Explore strategies for incorporating sustainability into projects.  What hasn’t been done before or could be done in a different way? How are we making history by being innovative?
Cate Arnold Faculty Advisor, Boston Latin School Youth Climate Action Network, BLS Freight Farm, EPIIC, Boston Latin School
Robert Gomes  Community Outreach Coordinator, Greater New Bedford Regional Technical High School

2:30-3:30 SESSIONS

Better Building Solutions
Buildings are often the source of the highest emissions within the control of residents, cities, towns, and campuses. Zero energy frameworks figure out how buildings are doing and what you need to do.
Seth Federspiel  Net Zero Energy Planner, Cambridge
Travis Anderson  Design Director, Placetailor

Organic, Local, Sustainable Food
Hear about current trends in local farming practices and farm-to-consumer enterprises that serve schools and colleges.
Karen Schwalbe  Executive Director, Southeastern Massachusetts Agricultural Partnership (SEMAP)
Jen Faigel Executive Director, Commonwealth Kitchen

Environmental Justice
Everyone has a right to be protected from environmental pollution and to live in and enjoy a clean, healthy environment!
Deneen Simpson  Environmental Justice Director, Massachusetts Department of Environmental Protection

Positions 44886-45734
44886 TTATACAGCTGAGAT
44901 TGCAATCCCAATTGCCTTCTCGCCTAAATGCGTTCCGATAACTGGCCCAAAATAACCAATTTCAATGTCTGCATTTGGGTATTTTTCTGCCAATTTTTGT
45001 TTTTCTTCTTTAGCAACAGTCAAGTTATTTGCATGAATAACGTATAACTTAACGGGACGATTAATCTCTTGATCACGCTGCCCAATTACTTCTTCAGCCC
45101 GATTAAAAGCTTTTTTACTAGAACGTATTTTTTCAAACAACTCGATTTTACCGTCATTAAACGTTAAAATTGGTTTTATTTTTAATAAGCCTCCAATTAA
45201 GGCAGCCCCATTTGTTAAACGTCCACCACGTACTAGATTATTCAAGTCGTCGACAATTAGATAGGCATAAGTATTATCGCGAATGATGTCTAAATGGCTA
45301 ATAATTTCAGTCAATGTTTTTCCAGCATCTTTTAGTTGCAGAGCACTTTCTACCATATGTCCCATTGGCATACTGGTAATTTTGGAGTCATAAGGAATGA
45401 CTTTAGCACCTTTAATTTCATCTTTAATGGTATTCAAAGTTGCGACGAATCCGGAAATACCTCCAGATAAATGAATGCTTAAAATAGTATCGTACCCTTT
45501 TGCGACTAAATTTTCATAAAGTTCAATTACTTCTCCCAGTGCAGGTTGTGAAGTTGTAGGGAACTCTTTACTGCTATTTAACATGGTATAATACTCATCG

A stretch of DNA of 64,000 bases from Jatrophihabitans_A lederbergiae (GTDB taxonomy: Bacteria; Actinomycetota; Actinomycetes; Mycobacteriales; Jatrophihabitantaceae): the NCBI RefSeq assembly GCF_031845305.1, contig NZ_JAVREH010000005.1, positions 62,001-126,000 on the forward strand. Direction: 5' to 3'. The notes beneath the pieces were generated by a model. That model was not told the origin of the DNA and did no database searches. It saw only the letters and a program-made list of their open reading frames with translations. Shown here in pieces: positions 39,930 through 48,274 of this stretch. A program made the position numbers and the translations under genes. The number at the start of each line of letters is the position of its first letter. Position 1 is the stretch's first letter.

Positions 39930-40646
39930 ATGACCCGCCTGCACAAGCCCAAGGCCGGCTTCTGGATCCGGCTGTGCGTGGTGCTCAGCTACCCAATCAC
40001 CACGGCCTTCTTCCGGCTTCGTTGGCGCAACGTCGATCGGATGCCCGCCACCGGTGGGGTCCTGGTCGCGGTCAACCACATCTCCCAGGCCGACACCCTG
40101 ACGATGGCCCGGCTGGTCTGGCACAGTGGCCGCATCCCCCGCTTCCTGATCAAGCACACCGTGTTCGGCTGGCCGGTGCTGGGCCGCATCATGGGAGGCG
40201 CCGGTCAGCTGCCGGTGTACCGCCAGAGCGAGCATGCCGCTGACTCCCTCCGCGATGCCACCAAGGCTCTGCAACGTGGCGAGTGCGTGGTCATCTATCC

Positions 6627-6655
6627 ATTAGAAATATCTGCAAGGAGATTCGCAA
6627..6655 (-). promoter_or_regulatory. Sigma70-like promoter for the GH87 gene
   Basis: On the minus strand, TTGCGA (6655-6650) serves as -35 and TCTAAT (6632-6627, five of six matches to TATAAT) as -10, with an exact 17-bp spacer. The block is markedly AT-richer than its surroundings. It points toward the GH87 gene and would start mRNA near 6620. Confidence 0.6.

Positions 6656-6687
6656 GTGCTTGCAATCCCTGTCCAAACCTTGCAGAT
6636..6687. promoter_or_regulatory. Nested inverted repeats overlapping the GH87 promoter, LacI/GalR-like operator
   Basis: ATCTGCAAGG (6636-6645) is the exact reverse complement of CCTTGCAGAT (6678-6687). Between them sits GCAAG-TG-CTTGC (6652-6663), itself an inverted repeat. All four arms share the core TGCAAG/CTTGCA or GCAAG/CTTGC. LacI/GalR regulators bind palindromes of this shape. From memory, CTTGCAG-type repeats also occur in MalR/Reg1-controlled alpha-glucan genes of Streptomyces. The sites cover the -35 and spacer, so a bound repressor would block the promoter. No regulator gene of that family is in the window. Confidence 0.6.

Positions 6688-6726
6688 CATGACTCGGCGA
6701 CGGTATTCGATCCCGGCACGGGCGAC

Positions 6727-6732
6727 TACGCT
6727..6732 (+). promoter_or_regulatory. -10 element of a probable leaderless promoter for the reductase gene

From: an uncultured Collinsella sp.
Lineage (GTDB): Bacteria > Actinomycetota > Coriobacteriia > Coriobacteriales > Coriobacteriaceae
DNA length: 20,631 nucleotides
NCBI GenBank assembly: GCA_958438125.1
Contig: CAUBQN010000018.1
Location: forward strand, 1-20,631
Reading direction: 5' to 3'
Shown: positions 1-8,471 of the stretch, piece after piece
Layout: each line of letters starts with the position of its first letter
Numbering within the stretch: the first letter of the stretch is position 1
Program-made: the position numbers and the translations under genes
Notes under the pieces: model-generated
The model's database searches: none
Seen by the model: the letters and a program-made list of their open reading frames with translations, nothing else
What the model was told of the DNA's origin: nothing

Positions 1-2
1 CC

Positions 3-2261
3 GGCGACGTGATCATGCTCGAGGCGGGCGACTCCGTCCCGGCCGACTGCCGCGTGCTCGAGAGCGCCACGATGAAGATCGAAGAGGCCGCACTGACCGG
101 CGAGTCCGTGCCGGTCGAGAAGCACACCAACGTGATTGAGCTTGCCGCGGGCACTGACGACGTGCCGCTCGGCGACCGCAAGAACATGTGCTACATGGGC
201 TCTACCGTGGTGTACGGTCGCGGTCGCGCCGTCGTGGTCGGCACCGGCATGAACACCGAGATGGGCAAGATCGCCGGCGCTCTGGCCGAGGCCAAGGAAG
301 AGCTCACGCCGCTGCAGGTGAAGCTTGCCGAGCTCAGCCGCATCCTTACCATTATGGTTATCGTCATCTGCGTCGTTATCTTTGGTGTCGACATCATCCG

Danah Tench  Deputy General Counsel, Massachusetts Department of Environmental Protection

Career Development
Explore education, work experience, personal interests, and steps for fulfilling work that you love.
Michelle Waters Ekanem  Director of Diversity and Civil Rights, Massachusetts Department of Environmental Protection
Kelly DeMello  Care and Action for Students Team, Career & Professional Services, Mass Maritime Academy

3:30-4:00 Networking


Milestones to Celebrate

Millions across the Commonwealth are advancing sustainability day by day, action by action. Here are some amazing milestones:

Communitiesmass pic 18
Sterling installs a Municipal Microgrid
Cuttyhunk Island Microgrid powered by solar
Scituate has 100% Municipal Wind
New Bedford owns 16MW Solar
Holyoke has 95% Carbon Free Electricity
Northampton is the first 5-STAR Community
Cambridge voted most Walkable City in the USA
150 do Municipal Electric Aggregation aka CCA

Mount Wachusett Community College approaches carbon neutrality
Hampshire College goes for 100% solar electricity
MIT’s solar plant energy project

Green Communities designation reaches 210
#1 in Energy EfficiencyMass Save data, Energy Efficient state buildings
Water Conservation measures are working (conservation and fixing leaks reduced peak use by more than half)
Clean energy snapshot
25,000 acres preserved with CPA funding

Grassroots Accomplishments
Toxics reduction and organizing in communities
Natural gas leaks mapped in Massachusetts
Pipeline protests have been effective
Plastic bags banned in 61 Communities
36 years of Organic Farming advocacy

Innovation & Achievements
Greentown labs in Somerville
Community Supported Agriculture increased 95% since 2007
2000+ LEED Buildings in Massachusetts
Hundreds of EV charging stations
100+ Bike paths in Massachusetts
Climate action in higher education
Over 100 land trust and conservation organizations
200+ Active compost sites
 in Massachusetts
Solar dock
 in New Bedford